2. Deathgasm (2015)
You would be forgiven for having no idea what this movie is, and that’s ok. It was made for a pretty niche audience. And by niche, I mean metal comedy horror. Made by New Zealand director Jason Lei Howden, this splatter-fest is full of metal anthems. In fact, the premise is around a guy who inadvertently summons evil by his guitar riffs. That may sound silly, and it is. But the whole thing is done very well, which allows for some pretty fantastic metal to feature throughout the film. Bands like Axeslasher, Skull Fist and Emperor all make an appearance. Raise those horns and grab a beer, as in you’re in for one hell of a ride.
1. Texas Chainsaw Massacre (2003)
This remake of a cult classic is as good if not better than the original film. This has to do with the better effects and atmosphere, but it also has something to do with the killer soundtrack that is on offer. Pantera, Meshuggah and Hatebreed all bring their A-game, as do the brilliant Lamb of God. Having some dreamy pop play whilst Leatherface wields his chainsaw around doesn’t have the same effect as some pounding metal.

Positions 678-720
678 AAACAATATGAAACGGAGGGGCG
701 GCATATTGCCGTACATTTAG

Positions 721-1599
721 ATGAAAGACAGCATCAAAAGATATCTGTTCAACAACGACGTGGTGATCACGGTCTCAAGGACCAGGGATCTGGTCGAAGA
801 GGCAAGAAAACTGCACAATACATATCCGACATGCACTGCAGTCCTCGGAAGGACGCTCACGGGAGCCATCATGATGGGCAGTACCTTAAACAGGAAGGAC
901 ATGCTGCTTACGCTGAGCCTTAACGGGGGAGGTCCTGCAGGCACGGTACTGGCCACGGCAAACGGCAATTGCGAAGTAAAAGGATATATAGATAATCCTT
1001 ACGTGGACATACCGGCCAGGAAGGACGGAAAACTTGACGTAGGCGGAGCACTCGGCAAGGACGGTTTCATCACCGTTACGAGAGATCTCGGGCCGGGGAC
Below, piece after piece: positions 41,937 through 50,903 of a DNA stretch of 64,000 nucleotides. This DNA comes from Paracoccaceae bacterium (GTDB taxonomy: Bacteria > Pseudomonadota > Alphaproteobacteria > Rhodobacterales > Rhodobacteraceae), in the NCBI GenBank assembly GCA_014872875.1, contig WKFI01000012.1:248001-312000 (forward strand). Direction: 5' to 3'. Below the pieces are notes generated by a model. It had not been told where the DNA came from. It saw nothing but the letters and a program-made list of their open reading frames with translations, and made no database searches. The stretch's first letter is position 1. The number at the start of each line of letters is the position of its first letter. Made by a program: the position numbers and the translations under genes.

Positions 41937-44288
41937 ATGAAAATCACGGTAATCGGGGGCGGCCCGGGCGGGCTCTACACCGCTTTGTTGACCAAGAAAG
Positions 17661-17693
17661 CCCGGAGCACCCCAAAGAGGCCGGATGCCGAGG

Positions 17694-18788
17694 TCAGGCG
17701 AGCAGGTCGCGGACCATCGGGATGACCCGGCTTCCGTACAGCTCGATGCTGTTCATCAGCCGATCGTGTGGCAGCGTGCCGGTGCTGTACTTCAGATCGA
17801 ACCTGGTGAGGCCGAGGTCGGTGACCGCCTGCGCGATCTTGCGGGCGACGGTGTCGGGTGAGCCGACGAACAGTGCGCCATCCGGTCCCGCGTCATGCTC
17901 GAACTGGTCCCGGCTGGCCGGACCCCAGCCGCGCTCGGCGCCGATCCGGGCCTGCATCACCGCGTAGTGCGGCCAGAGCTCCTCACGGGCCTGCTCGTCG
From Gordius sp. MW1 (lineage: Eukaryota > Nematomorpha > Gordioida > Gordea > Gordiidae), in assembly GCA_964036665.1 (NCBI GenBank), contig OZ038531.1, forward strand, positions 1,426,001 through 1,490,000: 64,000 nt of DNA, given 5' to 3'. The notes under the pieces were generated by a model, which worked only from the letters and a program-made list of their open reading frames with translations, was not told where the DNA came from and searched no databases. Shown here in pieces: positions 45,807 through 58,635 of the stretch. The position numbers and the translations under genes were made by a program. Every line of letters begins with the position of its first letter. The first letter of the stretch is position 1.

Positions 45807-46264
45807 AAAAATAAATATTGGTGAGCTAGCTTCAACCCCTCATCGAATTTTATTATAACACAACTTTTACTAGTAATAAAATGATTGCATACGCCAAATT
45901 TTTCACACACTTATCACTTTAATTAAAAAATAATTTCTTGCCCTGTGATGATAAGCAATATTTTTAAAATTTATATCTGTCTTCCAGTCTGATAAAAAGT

Composer Steve Jablonsky also does a sterling job of creating some of the creepiest music ever to feature in film. His theme to the movie actually makes your skin crawl. It’s interesting to note that the original film featured local Texan bands. Although they are missing from this soundtrack, there is no denying the metal power that is on show.
And that’s our list of the seven most Metal movie soundtracks. Did we miss any? Let us know in the comments below.
Read about movie soundtracks better than the films HERE.
No Time To Die – Review
No Time To Die is the 25th instalment in the official James Bond series. It’s the VERY long-awaited follow-up to 2015’s Spectre. The 6-year gap between the two films is only matched by the same gap between Timothy Dalton’s last outing in 1989’s Licence To Kill and Pierce Brosnan’s debut in 1995’s Goldeneye. Here’s our review of No Time To Die.
SPOILERS: If you’re reading this then you’ve probably seen the film, but if not there are spoilers ahead.